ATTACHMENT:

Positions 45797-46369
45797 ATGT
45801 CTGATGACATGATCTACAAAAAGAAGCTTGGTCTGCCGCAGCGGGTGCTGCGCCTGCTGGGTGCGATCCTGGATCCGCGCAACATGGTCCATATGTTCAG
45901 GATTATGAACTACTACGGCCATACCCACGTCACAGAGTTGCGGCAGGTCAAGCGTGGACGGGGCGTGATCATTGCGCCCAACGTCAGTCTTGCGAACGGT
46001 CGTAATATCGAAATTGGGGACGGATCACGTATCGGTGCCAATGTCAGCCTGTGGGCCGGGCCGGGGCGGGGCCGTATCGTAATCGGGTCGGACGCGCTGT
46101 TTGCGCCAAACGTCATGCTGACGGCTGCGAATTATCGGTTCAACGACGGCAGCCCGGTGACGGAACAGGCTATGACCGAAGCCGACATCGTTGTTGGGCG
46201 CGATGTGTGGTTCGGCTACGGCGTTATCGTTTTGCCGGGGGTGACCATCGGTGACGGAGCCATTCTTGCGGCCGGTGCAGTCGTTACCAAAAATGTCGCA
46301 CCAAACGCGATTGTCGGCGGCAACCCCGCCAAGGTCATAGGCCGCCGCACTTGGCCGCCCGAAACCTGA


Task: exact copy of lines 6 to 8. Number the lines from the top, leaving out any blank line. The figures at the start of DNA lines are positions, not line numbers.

46101 TTGCGCCAAACGTCATGCTGACGGCTGCGAATTATCGGTTCAACGACGGCAGCCCGGTGACGGAACAGGCTATGACCGAAGCCGACATCGTTGTTGGGCG
46201 CGATGTGTGGTTCGGCTACGGCGTTATCGTTTTGCCGGGGGTGACCATCGGTGACGGAGCCATTCTTGCGGCCGGTGCAGTCGTTACCAAAAATGTCGCA
46301 CCAAACGCGATTGTCGGCGGCAACCCCGCCAAGGTCATAGGCCGCCGCACTTGGCCGCCCGAAACCTGA